The organisers say because the credit union is regulated by the Financial Conduct Authority, Bristol pound deposits will enjoy the same protection as an ordinary bank account.


Read the article here – free registration: http://www.ft.com/cms/s/0/4fe13c82-31e8-11e5-91ac-a5e17d9b4cff.html

 

Is the term ‘localism’ used by government to promote outcomes that contradict its original meaning?

james robertson headerA thoughtful appraisal of localism by Ekklesia’s staff writers was brought to our attention by James Robertson’s December newsletter. To read it in full click on this link.

A new research project, Localism Watch, examines the impact of the coalition government’s ‘localism’ initiatives, which they say have helped to privatise local services, weaken local government and force voluntary groups to pick up the pieces.

localism watch header

The editor, Laird Ryan (below left) has held several senior roles in government, academia and the voluntary sector. His findings: many local councillors, charity organisers, community groups and trades unions have a limited and confused idea of what new powers they have gained or lost from recent laws that supposedly promote localism:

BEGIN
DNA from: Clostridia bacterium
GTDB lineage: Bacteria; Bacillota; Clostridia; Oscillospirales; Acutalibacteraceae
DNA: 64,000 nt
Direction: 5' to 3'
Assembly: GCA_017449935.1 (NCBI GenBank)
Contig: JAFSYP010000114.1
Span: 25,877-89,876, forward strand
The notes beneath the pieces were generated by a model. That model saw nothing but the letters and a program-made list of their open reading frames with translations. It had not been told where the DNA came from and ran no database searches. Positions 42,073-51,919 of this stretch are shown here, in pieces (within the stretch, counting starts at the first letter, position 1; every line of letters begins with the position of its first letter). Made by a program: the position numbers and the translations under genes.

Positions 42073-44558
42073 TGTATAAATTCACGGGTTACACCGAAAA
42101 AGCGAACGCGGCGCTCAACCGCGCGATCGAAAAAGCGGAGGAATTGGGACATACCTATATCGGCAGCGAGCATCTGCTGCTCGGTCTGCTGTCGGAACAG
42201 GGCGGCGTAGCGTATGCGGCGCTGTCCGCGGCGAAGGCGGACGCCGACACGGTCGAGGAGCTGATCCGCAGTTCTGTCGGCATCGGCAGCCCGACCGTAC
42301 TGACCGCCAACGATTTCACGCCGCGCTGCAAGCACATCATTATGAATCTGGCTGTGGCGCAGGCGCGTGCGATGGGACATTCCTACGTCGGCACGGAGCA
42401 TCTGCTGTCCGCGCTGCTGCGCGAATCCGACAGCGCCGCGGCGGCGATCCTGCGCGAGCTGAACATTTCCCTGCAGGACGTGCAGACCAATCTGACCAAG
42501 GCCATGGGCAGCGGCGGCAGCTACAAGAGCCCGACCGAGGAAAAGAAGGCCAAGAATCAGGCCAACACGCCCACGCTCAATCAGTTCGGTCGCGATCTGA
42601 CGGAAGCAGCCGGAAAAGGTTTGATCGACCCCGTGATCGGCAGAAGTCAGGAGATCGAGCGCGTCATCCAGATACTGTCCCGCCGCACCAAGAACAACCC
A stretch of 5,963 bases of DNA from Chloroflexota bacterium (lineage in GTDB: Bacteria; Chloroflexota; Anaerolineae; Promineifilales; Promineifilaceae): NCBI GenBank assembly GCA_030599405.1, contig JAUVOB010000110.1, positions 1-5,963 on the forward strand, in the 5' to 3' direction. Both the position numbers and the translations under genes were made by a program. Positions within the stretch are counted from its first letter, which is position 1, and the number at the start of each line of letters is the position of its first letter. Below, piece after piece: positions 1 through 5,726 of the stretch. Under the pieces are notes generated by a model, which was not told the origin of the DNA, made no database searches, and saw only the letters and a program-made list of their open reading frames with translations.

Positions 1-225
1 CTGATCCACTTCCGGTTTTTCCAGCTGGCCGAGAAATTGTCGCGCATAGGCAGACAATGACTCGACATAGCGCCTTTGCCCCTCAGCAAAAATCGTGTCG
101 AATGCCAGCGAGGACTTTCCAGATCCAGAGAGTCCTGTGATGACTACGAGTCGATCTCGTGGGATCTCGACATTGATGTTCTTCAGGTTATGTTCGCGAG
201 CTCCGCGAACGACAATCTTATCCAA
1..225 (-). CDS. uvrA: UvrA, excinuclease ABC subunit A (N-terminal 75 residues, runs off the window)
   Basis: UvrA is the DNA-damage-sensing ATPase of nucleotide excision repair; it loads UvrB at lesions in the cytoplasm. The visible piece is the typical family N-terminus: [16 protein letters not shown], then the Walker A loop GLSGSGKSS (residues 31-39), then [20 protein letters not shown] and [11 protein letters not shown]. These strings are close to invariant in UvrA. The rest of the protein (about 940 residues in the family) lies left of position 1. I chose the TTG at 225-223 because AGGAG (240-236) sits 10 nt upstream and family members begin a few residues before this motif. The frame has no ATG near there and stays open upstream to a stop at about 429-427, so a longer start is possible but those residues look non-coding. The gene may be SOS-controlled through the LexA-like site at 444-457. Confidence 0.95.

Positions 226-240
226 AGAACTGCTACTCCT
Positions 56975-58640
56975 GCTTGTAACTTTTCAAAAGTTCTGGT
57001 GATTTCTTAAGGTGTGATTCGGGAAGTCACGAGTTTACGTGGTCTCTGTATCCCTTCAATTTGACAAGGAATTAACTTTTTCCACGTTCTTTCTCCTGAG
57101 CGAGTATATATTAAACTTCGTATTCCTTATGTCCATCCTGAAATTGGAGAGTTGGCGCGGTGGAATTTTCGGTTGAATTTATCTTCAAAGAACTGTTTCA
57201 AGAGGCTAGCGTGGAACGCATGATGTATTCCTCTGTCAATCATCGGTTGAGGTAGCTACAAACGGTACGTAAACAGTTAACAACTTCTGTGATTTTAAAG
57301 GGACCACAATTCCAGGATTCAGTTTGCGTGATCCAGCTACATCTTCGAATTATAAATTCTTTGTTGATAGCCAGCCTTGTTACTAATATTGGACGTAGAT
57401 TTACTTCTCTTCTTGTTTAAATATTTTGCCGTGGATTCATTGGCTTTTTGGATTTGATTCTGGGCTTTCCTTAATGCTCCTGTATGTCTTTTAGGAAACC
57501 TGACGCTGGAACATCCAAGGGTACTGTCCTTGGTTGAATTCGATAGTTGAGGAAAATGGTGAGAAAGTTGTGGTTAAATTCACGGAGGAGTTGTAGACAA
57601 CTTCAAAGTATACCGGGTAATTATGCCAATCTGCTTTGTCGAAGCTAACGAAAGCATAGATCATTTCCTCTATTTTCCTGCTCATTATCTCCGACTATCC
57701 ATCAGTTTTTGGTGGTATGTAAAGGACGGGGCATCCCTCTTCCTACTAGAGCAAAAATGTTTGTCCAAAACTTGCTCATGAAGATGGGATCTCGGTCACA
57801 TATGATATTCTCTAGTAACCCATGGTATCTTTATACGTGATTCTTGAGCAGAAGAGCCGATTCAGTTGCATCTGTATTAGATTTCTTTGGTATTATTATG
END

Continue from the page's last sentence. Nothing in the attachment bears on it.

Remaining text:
“Officially, the Localism Act 2011 will “shift power from central government back into the hands of individuals, communities and councils”, through new community rights and planning powers” but, to date, few communities have successfully claimed them, due to complex and expensive bureaucracy.

laird ryan“True localism goes against the grain of Britain’s ruling culture”, argues Laird Ryan. “Whether left or right-leaning, national policies are more likely to benefit people at the centre than people at the grassroots.”

Language is being manipulated – using ‘localism’ to describe policies that centralise power and maximise corporate profits. One example supporting this assertion is the 2013 Growth and Infrastructure Act; though even its explanatory notes were not helpful to the writer.

Ekklesia’s staff writers say:

  • it curtails citizens’ rights to have a say in major planning proposals such as HS2 allows larger home extensions without planning consent
  • and permits drilling under property without the owners’ consent for fracking or oil extraction.

And several developments have confirmed Ryan’s summary: “Under Cameron, local communities can challenge councils to run public services, but they have lost their right to challenge proposals for nuclear proliferation, fracking or HS2”.

In the best farmers’ markets provenance is closely scrutinised